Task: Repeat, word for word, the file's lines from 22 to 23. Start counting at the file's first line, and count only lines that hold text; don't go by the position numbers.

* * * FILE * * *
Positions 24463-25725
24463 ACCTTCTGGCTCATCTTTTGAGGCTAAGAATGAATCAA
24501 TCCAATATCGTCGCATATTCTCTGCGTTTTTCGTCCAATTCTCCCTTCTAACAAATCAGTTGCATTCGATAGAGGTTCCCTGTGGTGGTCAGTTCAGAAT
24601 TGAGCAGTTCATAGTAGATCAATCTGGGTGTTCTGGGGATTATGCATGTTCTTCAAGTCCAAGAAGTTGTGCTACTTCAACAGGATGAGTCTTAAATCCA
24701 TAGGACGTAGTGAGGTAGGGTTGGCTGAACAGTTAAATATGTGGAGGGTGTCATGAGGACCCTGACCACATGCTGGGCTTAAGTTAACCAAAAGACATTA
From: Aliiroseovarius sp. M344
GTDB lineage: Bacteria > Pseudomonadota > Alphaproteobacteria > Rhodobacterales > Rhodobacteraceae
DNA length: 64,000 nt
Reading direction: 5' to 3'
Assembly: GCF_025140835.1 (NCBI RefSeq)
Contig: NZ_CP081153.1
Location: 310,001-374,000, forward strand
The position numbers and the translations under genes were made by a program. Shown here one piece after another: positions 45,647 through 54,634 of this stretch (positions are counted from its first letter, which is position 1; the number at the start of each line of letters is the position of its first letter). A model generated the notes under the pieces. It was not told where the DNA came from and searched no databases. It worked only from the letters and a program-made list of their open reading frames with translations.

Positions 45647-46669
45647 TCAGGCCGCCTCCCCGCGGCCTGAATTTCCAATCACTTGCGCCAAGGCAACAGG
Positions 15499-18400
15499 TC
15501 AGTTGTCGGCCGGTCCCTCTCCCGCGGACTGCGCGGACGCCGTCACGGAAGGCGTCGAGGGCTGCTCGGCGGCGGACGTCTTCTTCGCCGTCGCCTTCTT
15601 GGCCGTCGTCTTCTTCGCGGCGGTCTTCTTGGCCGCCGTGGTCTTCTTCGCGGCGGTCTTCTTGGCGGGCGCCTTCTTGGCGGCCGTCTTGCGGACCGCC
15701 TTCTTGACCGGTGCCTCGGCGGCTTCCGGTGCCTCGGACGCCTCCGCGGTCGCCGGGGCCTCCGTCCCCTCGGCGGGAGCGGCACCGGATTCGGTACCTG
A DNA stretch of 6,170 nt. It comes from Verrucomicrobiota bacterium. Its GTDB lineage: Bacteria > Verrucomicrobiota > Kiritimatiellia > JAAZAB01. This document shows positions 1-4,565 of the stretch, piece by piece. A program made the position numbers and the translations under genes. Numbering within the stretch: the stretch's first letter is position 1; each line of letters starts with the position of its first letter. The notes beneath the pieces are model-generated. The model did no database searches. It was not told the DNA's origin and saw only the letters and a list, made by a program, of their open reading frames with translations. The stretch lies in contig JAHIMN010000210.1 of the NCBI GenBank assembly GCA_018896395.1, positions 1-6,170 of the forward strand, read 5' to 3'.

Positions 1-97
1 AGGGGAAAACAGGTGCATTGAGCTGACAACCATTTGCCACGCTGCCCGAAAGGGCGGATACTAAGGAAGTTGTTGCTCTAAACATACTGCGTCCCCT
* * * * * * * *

Positions 1-97
1 AGGGGAAAACAGGTGCATTGAGCTGACAACCATTTGCCACGCTGCCCGAAAGGGCGGATACTAAGGAAGTTGTTGCTCTAAACATACTGCGTCCCCT